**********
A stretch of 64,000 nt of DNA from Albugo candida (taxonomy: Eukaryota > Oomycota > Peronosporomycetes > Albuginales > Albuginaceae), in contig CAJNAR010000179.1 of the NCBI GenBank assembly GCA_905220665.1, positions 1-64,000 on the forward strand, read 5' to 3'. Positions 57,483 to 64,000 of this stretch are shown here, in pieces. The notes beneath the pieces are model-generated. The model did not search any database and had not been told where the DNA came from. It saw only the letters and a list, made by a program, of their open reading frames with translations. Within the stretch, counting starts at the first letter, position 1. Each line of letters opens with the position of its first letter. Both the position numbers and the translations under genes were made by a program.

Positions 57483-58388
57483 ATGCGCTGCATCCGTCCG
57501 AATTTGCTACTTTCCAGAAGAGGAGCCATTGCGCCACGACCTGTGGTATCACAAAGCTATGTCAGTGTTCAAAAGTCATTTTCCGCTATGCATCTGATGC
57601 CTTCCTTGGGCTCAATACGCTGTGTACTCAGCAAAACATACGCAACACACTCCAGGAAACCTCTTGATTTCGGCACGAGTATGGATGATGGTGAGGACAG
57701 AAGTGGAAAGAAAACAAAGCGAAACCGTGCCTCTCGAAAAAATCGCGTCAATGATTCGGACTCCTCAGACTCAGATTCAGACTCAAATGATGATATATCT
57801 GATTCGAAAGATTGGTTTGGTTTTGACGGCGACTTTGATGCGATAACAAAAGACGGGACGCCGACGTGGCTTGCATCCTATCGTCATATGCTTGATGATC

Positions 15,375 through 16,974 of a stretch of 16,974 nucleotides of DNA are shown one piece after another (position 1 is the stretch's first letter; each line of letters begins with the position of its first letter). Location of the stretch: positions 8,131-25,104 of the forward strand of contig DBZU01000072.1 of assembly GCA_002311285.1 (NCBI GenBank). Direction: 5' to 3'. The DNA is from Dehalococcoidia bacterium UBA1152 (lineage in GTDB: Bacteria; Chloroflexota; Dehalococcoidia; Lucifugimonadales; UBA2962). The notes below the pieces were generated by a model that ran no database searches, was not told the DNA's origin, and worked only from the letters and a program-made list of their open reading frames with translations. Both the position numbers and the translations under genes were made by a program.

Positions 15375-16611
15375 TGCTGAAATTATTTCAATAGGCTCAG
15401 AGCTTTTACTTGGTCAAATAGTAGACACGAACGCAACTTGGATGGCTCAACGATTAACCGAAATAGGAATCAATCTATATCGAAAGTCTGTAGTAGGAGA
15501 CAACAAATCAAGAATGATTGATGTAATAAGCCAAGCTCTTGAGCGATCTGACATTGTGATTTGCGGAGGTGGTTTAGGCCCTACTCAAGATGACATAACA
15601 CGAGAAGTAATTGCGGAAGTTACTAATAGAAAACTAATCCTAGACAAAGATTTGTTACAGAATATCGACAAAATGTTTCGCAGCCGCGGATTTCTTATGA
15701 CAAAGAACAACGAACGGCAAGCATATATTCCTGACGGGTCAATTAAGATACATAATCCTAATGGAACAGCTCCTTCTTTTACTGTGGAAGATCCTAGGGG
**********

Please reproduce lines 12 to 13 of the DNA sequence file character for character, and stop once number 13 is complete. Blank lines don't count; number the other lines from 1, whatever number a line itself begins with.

15501 CAACAAATCAAGAATGATTGATGTAATAAGCCAAGCTCTTGAGCGATCTGACATTGTGATTTGCGGAGGTGGTTTAGGCCCTACTCAAGATGACATAACA
15601 CGAGAAGTAATTGCGGAAGTTACTAATAGAAAACTAATCCTAGACAAAGATTTGTTACAGAATATCGACAAAATGTTTCGCAGCCGCGGATTTCTTATGA